By Jane Noble
May 28, 2013
As of yet, there is no known cure for Dementia and Alzheimer’s, but more and more research is suggesting a close link between diet and brain health. Though we cannot control a possible genetic predisposition towards Alzheimer’s or stop ourselves from getting old, we can certainly adopt a healthy lifestyle and control what we put in our mouths.
Okinawa prefecture is the southernmost prefecture, or state, in Japan. It consists of hundreds of the Ryukyu Islands in a chain over 620 miles long, and claims the largest number of centenarians in the world. Centenarians, or people who have lived more than one hundred years, are living examples of successful aging. A study of Okinawan centenarians (known as the Okinawa Centenarian Study) revealed that they shared a diet that is low in calories, almost sugar-free and practically devoid of processed or canned food. Further studies of primitive cultures with high longevity showed their diets to be low in fat and devoid of animal fats, processed food, sugar, preservatives, artificial flavors and other chemicals.
Diet is certainly not the only factor that contributes to healthy aging, but it seems to play a key role. Elderly Okinawans have among the lowest mortality rates in the world and have a history of aging slowly and delaying (or even escaping) chronic diseases such as Dementia, coronary heart disease, stroke and cancer.
According to a recent study at Oregon Health and Science University (OHSU) in Portland, people in their late 80s with higher blood levels of B, C, D and E vitamins and omega-3 fatty acids (found in good fats) did better on cognitive tests and had less of the brain shrinkage typical of Alzheimer’s disease.
So what foods should you eat to boost these vitamins in the body? A Mediterranean diet has been found to be beneficial; which includes vegetables (particularly leafy greens), fruits, small amounts of meat and fish, whole grains, nuts and olive oil. Research shows that turmeric may help prevent the accumulation of plaques that build up in the brains of Alzheimer’s patients and can interfere with communication between neurons.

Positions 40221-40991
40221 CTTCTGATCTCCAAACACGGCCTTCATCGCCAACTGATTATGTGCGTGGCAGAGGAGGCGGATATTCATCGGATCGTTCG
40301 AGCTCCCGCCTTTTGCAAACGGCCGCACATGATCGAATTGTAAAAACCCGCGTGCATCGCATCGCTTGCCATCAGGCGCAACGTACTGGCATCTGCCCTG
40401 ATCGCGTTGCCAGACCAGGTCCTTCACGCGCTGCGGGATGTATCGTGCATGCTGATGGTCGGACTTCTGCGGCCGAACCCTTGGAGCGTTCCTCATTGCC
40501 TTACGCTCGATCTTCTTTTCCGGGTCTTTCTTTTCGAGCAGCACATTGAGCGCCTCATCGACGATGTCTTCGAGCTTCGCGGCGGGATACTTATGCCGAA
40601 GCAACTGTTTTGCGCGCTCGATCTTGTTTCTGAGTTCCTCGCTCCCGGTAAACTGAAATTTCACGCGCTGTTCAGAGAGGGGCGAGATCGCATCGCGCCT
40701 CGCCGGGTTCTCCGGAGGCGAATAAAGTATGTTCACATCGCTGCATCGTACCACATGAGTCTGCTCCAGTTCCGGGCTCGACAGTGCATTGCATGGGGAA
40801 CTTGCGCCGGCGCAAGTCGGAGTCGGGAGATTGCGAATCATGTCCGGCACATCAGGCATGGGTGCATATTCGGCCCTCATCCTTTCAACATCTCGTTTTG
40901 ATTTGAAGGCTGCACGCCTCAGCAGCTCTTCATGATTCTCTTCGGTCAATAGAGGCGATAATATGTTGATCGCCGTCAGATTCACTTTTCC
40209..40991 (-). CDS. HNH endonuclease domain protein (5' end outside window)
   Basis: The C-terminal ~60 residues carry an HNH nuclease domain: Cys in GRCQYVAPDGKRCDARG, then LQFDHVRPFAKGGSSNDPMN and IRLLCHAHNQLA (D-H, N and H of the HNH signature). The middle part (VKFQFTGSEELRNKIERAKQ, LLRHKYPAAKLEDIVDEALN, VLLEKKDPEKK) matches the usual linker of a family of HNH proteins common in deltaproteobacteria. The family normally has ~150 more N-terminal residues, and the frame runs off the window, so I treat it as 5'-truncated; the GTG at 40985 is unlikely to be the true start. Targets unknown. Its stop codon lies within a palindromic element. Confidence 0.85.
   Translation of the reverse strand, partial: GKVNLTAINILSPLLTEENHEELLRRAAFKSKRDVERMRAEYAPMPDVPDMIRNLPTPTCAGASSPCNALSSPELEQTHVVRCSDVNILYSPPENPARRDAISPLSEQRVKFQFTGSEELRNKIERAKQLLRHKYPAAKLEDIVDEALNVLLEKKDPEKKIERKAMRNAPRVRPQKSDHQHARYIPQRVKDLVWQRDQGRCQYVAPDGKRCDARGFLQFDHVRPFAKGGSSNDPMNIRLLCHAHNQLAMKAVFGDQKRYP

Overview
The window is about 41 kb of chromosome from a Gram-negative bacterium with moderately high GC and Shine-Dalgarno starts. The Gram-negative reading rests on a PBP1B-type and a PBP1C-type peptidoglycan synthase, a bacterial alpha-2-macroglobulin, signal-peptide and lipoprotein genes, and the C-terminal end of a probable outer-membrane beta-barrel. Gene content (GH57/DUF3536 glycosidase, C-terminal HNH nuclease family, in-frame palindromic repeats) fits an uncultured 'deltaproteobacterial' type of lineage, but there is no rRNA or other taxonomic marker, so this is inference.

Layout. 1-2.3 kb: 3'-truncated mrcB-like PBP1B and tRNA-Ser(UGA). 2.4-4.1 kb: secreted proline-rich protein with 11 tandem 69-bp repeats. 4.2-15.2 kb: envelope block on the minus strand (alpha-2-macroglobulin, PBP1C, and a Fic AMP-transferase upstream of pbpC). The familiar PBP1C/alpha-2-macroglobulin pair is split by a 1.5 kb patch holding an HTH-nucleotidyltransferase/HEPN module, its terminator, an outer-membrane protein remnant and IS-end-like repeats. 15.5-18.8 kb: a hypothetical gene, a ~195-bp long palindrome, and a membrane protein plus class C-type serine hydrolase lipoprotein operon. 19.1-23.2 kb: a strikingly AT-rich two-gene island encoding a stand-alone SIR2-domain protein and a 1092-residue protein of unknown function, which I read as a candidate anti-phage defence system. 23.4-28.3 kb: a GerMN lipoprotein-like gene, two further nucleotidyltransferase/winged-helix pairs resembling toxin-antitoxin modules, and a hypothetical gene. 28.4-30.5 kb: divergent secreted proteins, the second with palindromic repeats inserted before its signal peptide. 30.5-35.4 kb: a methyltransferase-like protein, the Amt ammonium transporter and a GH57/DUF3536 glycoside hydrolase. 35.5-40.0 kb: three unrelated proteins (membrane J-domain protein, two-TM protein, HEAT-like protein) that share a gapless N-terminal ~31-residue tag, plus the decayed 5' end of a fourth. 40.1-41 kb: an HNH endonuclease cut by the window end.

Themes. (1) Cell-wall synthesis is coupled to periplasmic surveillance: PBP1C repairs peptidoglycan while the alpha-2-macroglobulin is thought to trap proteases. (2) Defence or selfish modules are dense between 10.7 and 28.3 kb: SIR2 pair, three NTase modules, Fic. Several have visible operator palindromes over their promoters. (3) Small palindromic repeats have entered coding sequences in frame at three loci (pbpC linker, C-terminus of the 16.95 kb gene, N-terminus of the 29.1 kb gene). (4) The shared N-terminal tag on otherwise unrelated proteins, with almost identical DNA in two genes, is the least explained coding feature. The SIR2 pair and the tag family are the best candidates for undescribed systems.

It is also good to remember that what one doesn’t eat is important. Artery clogging trans fats should be off-limits. These may replace the good omega-3 fats in the brain cell membranes, and are associated with systemic inflammation, cardiovascular disease and endothelial dysfunction – all processes that can have an impact on memory, brain structure and cognition.
A new study published in Neurology (the medical journal of the American Academy of Neurology) reveals that diabetes significantly increases the risk of developing Dementia. Type 2 diabetes, the most common form of the disease, has reached epidemic proportions in the US and is due primarily to obesity and inactivity. That said, it may be good to cut down on those sugary cookies and empty calories. Also, there is certainly no evidence to suggest that fruits and vegetables can do any harm.
If you can take control of your health with good nutrition and possibly prevent not only diabetes, but also Dementia – why wouldn’t you?
In a nutshell; eat real, unprocessed food and you will feel better, have more energy and be feeding your brain. It’s fundamental.